For Immediate Release
Nicole Johnston on +27 (0) 824 681 905 or email@example.com
Africa Speaks Out on Climate Change
The climate witnesses will testify about the impacts which climate is already having
LONDON - Emeritus Archbishop
Desmond Tutu and Mary Robinson, Honorary President of Oxfam
International and former UN commissioner for human rights, will hear
testimony from people living on the climate front line at a special
tribunal in Cape Town.
The climate witnesses from across Africa will testify about the
impacts which climate change is already having on their lives. Tutu and
Robinson will relay these messages to African and world leaders at the
UN Climate Summit in Copenhagen at the end of the year. Over 125
hearings, involving more than half a million people, are being held in
17 countries ahead of the Summit which is set to agree a global deal to
tackle climate change.
Climate change is a huge threat to development in Africa. Despite
contributing less than 3 per cent of global emissions the continent
will be hit hard. Scientists predict serious impacts on the production
of many staple foods - with the average yields of maize in Southern
Africa projected to decline by 30 percent. The number of people without
adequate access to water on the continent is predicted to triple to 600
million by 2050.
Climate witnesses from Kenya, Mali, Malawi, Ethiopia and South Africa
will be attending the hearing which is being organised by Oxfam
International and South Africa's Environmental Monitoring Group. Rachel
Hesselman, a small-scale rooibos tea farmer from the Suid-Bokkeveld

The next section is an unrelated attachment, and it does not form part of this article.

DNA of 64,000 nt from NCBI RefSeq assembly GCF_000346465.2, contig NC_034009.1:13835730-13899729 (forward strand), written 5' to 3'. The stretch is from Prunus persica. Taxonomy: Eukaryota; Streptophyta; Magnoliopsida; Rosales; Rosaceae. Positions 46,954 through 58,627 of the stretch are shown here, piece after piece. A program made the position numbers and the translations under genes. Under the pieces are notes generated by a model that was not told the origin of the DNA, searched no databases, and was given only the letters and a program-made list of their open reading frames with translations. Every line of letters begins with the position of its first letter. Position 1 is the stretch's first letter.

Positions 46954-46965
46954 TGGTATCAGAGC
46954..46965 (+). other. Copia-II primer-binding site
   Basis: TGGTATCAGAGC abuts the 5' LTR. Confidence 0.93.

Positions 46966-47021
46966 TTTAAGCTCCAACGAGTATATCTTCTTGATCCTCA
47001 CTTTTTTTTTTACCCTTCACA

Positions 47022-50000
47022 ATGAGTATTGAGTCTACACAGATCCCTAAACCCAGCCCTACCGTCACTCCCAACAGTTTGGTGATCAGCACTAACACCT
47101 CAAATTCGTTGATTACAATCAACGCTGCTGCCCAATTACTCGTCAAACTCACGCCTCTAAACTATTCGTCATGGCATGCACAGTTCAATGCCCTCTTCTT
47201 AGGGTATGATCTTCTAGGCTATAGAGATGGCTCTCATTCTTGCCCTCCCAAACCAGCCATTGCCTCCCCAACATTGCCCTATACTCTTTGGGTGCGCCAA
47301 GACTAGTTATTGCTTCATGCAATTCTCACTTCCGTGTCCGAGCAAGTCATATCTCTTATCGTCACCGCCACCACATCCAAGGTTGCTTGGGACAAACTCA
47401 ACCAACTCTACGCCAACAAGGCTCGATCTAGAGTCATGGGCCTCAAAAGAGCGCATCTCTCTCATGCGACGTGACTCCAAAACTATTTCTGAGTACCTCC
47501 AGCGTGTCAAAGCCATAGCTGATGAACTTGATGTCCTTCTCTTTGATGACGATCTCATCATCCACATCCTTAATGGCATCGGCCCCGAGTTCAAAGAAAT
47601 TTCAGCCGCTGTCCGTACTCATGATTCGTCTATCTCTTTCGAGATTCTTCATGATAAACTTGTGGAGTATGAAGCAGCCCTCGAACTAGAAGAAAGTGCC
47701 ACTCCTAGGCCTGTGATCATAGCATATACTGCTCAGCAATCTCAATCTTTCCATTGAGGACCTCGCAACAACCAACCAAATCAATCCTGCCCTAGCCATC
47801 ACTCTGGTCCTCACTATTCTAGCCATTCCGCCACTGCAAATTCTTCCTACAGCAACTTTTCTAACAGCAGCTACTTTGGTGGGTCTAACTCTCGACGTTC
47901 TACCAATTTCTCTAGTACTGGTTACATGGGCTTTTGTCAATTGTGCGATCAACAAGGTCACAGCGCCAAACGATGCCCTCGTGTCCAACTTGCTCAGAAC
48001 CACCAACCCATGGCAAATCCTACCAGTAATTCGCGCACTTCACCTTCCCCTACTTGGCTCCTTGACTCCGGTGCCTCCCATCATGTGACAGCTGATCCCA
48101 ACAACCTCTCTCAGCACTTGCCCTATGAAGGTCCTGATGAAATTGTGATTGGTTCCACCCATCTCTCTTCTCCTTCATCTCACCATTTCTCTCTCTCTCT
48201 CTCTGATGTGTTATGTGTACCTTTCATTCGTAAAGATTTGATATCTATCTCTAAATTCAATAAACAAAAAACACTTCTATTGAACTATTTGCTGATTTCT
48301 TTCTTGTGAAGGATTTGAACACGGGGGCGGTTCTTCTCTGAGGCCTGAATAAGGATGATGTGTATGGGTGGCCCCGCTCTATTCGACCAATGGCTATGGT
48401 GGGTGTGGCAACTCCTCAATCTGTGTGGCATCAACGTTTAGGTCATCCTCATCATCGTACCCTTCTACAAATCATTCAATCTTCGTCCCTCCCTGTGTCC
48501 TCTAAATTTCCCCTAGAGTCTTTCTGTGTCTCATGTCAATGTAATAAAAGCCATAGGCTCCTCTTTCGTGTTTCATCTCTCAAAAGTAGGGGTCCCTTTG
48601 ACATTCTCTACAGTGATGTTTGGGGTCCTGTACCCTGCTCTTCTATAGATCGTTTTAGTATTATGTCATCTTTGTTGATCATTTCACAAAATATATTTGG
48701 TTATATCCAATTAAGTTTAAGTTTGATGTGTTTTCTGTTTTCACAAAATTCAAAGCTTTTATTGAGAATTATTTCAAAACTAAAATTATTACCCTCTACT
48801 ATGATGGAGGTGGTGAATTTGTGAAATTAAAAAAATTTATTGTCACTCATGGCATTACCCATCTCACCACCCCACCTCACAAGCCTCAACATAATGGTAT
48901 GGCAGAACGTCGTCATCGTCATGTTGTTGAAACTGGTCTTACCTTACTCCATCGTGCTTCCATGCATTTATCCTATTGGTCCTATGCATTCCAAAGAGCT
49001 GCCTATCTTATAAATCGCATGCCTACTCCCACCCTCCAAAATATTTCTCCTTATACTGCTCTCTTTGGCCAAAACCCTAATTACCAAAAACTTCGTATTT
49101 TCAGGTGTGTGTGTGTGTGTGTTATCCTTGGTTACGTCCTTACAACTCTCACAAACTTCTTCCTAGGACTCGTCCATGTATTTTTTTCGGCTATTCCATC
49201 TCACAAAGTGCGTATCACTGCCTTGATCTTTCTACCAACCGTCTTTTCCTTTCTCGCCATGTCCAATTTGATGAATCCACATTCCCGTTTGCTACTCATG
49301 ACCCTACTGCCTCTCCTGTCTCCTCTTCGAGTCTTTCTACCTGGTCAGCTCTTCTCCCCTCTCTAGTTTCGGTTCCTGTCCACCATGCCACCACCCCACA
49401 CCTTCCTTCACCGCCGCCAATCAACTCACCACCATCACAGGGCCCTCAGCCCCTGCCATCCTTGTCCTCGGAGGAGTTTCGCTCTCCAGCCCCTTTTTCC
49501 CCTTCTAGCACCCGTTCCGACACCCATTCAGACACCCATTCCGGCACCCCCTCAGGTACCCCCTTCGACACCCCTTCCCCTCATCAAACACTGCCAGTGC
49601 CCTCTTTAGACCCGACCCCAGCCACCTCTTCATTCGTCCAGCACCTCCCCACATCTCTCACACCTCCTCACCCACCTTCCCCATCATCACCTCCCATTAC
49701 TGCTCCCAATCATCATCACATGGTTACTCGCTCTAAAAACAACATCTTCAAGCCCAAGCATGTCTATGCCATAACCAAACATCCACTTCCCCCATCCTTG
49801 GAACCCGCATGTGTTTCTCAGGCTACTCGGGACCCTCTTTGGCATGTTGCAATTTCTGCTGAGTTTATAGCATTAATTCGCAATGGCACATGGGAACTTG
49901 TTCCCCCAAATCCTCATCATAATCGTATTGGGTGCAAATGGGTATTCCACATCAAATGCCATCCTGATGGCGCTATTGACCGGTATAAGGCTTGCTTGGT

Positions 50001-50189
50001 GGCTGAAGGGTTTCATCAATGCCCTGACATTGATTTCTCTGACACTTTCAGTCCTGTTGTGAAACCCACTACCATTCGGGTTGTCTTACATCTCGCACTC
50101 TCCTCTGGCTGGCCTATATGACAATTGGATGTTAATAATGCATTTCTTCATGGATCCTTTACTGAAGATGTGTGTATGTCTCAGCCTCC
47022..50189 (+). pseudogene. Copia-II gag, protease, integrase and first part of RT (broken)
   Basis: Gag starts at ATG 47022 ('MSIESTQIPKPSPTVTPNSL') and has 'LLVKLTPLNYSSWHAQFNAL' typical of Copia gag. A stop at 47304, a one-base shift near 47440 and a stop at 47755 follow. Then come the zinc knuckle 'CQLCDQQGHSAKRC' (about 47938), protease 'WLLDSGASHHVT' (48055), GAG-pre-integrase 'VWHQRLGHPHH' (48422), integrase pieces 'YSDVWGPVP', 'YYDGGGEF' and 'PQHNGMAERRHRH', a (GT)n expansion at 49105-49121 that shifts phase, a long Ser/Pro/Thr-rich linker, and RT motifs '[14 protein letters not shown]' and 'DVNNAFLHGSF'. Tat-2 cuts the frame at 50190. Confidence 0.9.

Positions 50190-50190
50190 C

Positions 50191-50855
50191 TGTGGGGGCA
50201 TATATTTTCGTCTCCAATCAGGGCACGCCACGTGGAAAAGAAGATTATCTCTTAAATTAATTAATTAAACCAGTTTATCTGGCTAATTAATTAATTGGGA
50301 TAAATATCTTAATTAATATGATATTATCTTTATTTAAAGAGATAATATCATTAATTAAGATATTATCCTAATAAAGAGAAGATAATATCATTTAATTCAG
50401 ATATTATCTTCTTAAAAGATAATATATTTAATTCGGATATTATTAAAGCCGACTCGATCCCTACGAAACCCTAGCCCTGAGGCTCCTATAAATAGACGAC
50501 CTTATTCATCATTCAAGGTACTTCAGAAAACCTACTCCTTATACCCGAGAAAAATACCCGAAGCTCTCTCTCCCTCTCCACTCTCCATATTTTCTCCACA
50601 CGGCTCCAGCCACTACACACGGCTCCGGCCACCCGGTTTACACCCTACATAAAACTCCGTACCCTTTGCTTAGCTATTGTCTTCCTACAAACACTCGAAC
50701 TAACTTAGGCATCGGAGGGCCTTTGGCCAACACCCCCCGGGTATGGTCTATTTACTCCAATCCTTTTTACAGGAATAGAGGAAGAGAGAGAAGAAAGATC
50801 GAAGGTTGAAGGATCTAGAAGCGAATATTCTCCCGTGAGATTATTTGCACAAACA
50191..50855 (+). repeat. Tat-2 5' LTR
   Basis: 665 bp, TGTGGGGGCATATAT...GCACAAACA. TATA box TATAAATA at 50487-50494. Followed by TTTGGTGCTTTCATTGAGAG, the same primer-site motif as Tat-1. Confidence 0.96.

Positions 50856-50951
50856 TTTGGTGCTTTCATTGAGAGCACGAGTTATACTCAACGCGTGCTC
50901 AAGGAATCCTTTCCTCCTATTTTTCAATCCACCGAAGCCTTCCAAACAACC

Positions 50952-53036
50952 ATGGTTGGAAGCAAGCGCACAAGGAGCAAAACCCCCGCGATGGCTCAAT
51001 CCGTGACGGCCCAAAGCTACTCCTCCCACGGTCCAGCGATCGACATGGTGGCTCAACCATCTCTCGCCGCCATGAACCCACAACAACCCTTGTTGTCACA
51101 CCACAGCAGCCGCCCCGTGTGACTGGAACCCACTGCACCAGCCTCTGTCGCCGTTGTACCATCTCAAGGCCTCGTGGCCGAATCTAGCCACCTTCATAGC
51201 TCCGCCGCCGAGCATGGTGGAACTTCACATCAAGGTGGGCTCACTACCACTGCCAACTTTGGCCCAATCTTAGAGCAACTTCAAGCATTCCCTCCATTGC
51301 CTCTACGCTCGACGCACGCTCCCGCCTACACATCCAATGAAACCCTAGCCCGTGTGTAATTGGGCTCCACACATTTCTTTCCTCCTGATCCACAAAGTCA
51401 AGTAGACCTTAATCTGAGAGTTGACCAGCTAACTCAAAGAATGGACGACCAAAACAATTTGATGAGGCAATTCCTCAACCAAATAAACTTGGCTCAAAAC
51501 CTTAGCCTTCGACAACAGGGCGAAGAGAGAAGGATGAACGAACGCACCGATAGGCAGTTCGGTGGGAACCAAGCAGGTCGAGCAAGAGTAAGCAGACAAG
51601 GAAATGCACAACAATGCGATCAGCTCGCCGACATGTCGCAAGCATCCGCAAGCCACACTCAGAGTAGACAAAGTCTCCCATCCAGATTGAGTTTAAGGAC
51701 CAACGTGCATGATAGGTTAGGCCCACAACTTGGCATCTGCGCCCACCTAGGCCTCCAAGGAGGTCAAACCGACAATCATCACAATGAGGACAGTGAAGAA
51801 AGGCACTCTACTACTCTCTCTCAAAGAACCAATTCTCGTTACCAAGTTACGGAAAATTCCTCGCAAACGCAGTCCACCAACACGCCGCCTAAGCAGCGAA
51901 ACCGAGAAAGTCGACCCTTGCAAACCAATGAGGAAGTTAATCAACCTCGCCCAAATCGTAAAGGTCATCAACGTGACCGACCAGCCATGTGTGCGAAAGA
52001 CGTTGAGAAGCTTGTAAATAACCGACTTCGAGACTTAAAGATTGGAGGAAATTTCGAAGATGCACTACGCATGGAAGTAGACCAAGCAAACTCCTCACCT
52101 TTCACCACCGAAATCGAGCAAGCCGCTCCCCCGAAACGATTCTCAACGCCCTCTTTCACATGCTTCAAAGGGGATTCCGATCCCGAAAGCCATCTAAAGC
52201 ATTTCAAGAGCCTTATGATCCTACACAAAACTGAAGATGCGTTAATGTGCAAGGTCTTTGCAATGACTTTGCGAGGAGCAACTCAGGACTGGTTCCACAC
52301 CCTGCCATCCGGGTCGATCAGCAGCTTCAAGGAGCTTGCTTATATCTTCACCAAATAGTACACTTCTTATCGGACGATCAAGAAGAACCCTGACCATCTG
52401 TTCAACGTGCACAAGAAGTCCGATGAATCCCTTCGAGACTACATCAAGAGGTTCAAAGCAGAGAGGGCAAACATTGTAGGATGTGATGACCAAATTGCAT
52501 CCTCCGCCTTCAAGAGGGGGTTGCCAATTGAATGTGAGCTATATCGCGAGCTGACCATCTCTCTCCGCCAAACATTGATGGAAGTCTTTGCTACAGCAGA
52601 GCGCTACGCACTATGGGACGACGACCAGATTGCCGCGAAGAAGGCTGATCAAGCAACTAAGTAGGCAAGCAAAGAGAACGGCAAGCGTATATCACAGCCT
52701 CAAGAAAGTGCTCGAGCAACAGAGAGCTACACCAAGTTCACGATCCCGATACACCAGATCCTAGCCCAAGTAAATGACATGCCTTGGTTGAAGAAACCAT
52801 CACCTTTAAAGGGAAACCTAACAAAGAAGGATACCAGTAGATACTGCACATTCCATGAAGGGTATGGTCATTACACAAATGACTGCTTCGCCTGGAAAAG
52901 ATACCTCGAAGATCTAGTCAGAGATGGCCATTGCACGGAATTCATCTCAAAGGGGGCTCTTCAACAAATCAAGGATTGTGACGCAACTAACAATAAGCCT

region in South Africa has worked hard to make the most of the
opportunities which have opened up since the first democratic
elections. She now sells organic fair trade certified rooibos tea to a
growing local and foreign market. However her hard-won gains are being
threatened by drought and rising temperatures.
International climate talks are now entering their second week in
Bangkok. There are just 9 weeks to go till Copenhagen but many crucial
issues - including how much new money is going to made available to
help poor countries adapt to a changing climate - have yet to be
Oxfam is calling for industrialized countries to take responsibility
for the crisis they have created by delivering at least $150 billion a
year in new money to help poor countries adapt to the changing climate
and by cutting their domestic emissions by at least a 40 percent cut by
2020 (relative to 1990 levels).
Mary Robinson, Honorary President of Oxfam International, former UN Commissioner on human rights said:
"The testimony of women and men who are already struggling to cope
with a changing climate is a powerful reminder of what is at stake in
the international climate negotiations. Already impoverished
communities across Africa stand to lose so much because of a climate
crisis in which they have played no part. Their voices - and their
demands for a fair, ambitious and binding climate deal - deserve to be
heard by political leaders in Africa and across the globe."
Emeritus Archbishop Desmond Tutu said:
"In the same way the South African Truth and Reconciliation
Commission bore witness to the injustices of apartheid, this hearing
will bear witness to the injustice of climate change. World leaders
must not turn their backs on the people from across Africa and around
the world who are struggling to cope with a changing climate. They must
deliver the emissions reductions and the financial support that is
needed now to prevent a human catastrophe."
Irungu Houghton, Pan Africa Director for Oxfam International said:
"African leaders must the listen to people living on the climate
front line. They must work together to press for a global climate deal
that meets the needs of their poorest people and they must act at home
to help their most vulnerable communities adapt."
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Oxfam International is a confederation of 13 like-minded organizations working together and with partners and allies around the world to bring about lasting change. Oxfam works directly with communities and that seeks to influence the powerful to ensure that poor people can improve their lives and livelihoods and have a say in decisions that affect them.